You’re about to see a list of up-to-date customer retention statistics.
All of the statistics we’ve compiled are current and up-to-date.
Keep reading to find new stats, facts, and trends related to:
- What is a good customer retention rate?
- E-commerce customer retention rate
- Restaurant customer retention rate
- B2B customer retention statistics
- Insurance customer retention statistics
- Average customer retention rate for SaaS
- Much more
Let’s see some stats!
Summary Of Key Customer Retention Statistics
- Less than 50% of all companies can obtain information about the lifetime value of their customers.
- 50% of millennials retain a relationship with the brands they love.
- Over 40% of millennials recommend products to other users through social media.
- 70% of shoppers pick stores by the number of rewards they can receive for being a long-term patron.
- 89% of businesses believe that retention rates are made possible through the use of stellar customer service.
- Customers experiencing poor service are willing to disclose their interaction with the company with multiple people.
- With loyalty programs, shoppers are more inclined to believe they add depth to the relationships they make with businesses.
- Losing customers is expensive, with businesses losing $136 billion in lost revenue.
- Communication with smartphones is the main way that companies market themselves to sustain their retention rates.
- 91% of shoppers like to partake in shopping that involves brands they're familiar with.
- People between the ages of 18 and 25 stop shopping at stores with inconvenient return policies.
47 Customer Retention Statistics You Need To Know
Here are the most up-to-date customer retention statistics you need to know.
1. A little less than 50% of all companies focus on customer acquisition.
However, 18% of them focus on customer retention rates.
2. 89% of businesses claiming that customer service is a leading factor in their company's retention rates.
3. The lifetime value of customers, or their extended retention rate, is very important to 76% of all companies surveyed.
It helps to keep them organized and prepared for unforeseen issues that involve their sales and interaction with consumers.
4. 47% of organizations can measure the value of consumers using their services.
This amount could gradually decrease if more businesses engage in a "customer service first" policy.
5. The likelihood of finalizing a sale with a repeat customer is 60% at a minimum and 70% at maximum.
6. The likelihood of a company completing a sale with a new customer is 5% to 20%.
From this statistic, it's clear that businesses cater to dependable customers, though are willing to reach out to new consumers that fit within certain groups most likely to engage with them.
7. Repeat shoppers have a 50% greater chance of using new products made by businesses than new customers.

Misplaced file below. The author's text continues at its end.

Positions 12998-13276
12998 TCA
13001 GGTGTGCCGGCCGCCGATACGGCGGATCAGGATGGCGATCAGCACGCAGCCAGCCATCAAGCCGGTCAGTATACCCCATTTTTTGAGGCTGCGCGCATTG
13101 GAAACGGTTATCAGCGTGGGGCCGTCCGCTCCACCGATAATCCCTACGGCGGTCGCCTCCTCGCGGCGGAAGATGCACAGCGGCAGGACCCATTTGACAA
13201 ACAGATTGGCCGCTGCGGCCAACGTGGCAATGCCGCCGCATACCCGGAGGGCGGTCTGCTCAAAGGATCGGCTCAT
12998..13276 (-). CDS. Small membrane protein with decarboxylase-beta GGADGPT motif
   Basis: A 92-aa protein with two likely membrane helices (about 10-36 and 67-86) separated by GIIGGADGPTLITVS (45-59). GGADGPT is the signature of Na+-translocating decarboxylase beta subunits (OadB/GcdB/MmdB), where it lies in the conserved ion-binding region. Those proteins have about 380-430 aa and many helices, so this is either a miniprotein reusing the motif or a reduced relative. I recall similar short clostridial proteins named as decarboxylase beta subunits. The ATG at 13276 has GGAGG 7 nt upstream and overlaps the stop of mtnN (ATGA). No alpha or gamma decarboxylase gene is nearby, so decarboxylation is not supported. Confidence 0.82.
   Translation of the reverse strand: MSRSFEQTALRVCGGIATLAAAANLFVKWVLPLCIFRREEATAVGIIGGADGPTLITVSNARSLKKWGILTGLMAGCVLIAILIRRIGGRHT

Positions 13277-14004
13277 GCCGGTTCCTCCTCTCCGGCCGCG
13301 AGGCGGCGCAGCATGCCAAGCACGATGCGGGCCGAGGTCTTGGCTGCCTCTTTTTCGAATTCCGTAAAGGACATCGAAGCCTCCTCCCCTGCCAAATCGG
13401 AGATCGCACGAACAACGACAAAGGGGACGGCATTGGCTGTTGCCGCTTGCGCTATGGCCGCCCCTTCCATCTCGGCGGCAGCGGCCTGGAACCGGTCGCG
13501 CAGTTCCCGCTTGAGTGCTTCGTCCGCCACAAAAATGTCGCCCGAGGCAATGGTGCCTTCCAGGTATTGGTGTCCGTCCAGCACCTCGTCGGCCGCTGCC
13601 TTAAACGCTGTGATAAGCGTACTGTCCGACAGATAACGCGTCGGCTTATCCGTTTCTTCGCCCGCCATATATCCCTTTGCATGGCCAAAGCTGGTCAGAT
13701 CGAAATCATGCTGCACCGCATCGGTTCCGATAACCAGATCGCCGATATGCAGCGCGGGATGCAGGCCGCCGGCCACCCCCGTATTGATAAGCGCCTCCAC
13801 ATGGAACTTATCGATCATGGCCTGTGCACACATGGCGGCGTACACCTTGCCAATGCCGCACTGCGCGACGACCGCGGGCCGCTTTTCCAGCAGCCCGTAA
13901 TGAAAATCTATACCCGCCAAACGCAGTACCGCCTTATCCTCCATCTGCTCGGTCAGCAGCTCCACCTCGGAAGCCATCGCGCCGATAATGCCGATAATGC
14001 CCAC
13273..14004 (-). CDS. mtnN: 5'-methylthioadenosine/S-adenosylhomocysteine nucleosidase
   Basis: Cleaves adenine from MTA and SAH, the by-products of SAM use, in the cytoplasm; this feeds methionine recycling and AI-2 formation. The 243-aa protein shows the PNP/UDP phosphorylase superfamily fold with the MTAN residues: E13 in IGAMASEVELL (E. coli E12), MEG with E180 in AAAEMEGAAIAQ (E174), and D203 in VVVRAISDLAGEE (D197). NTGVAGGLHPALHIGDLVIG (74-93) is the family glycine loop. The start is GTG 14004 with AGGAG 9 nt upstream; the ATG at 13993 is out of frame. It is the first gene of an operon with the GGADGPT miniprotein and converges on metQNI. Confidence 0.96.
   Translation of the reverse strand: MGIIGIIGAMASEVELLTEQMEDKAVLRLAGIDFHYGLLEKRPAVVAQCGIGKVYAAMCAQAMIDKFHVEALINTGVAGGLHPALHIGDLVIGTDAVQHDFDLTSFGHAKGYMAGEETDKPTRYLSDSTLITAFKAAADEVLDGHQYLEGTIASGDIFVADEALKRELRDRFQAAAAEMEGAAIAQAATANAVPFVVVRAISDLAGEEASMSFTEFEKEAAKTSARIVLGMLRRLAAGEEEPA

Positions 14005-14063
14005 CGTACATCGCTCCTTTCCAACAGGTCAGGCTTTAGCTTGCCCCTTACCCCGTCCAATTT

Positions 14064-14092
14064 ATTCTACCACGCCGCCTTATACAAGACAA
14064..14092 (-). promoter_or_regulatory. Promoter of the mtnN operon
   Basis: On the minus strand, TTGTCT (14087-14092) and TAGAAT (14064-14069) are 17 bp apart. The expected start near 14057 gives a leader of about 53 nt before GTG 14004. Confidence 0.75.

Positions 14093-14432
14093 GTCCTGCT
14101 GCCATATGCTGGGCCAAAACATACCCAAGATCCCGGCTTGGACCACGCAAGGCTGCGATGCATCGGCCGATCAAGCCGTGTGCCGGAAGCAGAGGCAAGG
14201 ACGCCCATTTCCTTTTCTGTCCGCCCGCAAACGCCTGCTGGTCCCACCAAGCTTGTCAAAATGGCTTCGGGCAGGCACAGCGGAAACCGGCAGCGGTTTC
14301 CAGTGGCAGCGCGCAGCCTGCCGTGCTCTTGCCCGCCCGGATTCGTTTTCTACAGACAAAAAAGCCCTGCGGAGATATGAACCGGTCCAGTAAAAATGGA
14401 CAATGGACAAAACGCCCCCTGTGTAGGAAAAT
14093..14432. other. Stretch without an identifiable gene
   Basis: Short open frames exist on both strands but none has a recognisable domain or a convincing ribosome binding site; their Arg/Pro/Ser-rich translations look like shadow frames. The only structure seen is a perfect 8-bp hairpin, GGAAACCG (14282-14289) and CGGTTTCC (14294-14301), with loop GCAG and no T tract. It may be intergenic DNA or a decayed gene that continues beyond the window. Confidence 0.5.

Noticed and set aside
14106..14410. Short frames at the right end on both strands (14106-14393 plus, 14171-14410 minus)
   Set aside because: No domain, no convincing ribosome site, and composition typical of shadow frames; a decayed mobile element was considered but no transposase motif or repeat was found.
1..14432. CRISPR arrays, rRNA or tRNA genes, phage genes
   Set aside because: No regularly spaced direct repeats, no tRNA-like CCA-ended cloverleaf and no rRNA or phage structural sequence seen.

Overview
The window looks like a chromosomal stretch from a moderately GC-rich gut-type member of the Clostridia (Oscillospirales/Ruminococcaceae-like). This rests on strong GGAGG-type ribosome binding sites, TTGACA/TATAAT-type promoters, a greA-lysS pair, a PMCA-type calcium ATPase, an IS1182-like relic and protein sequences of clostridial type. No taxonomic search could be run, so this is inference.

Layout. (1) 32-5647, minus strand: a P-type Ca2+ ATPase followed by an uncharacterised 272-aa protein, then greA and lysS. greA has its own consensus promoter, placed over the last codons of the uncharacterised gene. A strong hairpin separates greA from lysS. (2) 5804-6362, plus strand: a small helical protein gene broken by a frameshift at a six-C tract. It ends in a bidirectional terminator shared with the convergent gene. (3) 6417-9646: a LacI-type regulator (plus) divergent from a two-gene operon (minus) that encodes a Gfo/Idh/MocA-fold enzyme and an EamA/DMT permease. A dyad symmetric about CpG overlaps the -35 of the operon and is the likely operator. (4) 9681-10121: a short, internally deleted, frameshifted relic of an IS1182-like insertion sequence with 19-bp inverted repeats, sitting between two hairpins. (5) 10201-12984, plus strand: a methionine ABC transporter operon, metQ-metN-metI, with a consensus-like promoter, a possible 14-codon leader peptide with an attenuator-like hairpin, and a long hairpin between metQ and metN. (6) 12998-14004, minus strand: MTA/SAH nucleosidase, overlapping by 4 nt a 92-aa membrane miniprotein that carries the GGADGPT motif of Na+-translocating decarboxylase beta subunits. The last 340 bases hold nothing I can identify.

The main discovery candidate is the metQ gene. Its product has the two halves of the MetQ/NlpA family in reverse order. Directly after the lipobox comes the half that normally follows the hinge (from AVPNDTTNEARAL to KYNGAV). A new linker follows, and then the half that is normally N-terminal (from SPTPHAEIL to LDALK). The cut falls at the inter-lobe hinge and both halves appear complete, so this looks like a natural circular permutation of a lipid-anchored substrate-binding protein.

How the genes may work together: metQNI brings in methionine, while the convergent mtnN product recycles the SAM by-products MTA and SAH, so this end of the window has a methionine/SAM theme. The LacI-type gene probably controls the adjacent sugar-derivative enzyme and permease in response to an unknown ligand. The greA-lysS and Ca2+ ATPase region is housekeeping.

8. Dependable customers are willing to spend money in larger amounts at an amount of 31%.
9. Reliable customers will use 67% more money around the 30th month of their visitation to the establishment.
This is much higher than the beginning six months of them patronizing the business.
10. Millenials make up the highest retention rates due to their loyalty to branded products. With shoppers above 34, the percentage is 35.
11. Loyalty is unfavored by 57% of the Millennial population.
However, there are no indicators that this will increase in number.
12. Around 77% of consumers find that loyalty is driven by the quality of the product sold by a company.
13. Marking that's done through the use of social media is preferred and currently the main focus for companies to maintain or increase their retention rates.
14. About 39% of people in the marketing industry believe that smartphone and web-based notifications assist them in getting shoppers to make another purchase from their business.
15. 44% of organizations use smartphone applications as a prioritizing means to market themselves to customers that could boost the retention rate.
16. A little over 50% of promoters look into email marketing plans to keep retention levels where they want them to be.
17. Most marketers, exactly 58% of them, are using messaging applications on smartphones as a surefire way for them to get positive customer retention feedback.
18. 58% of customers will purchase items from the same business every month.
19. While most shoppers will sign up for loyalty programs for savings, some of them do it strictly for the rewards and nothing else. Still, the savings attract more loyal shoppers than the latter.
20. Retailers of all kinds claim that transactions with their shoppers are favorable when rewards programs are made a part of their shopping experience.
21. Many shoppers will pick a business to do their shopping from places that are convenient for them to use loyalty rewards.
22. Half of shoppers will deviate from their routine buy to rank up in a rewards program they already belong to. With a higher tier, the potential savings they earn could increase.
23. Around 46% of people accept using more money to buy the things that they want after signing up with a rewards program.